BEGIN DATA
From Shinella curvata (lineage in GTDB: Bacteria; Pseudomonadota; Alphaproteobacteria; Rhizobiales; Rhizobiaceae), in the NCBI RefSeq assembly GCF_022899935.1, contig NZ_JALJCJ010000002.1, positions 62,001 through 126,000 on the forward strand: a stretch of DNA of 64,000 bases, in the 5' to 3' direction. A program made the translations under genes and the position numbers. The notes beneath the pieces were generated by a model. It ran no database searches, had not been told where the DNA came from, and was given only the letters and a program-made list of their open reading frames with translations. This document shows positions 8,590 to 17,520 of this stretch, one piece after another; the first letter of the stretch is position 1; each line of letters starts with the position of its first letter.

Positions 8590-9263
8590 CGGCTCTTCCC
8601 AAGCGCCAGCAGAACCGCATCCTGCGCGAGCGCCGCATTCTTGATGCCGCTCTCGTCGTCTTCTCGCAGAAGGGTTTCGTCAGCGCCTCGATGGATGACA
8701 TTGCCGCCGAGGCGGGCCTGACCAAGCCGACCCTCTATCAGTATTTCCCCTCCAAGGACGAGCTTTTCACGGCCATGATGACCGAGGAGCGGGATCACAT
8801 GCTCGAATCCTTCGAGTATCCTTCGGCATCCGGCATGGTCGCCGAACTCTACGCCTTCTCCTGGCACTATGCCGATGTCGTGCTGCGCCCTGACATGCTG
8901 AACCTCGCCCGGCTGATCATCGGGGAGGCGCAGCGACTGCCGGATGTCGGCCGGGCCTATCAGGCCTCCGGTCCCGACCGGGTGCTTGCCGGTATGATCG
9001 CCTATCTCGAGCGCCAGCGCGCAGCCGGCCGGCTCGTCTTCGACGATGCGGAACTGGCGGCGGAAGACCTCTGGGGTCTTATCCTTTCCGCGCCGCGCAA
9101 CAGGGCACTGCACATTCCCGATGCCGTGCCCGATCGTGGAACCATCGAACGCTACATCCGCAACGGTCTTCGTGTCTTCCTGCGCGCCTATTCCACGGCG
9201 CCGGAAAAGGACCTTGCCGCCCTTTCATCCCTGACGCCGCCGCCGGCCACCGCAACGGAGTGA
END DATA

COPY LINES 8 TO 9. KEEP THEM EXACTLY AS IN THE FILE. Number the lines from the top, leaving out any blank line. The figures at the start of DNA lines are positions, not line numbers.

9001 CCTATCTCGAGCGCCAGCGCGCAGCCGGCCGGCTCGTCTTCGACGATGCGGAACTGGCGGCGGAAGACCTCTGGGGTCTTATCCTTTCCGCGCCGCGCAA
9101 CAGGGCACTGCACATTCCCGATGCCGTGCCCGATCGTGGAACCATCGAACGCTACATCCGCAACGGTCTTCGTGTCTTCCTGCGCGCCTATTCCACGGCG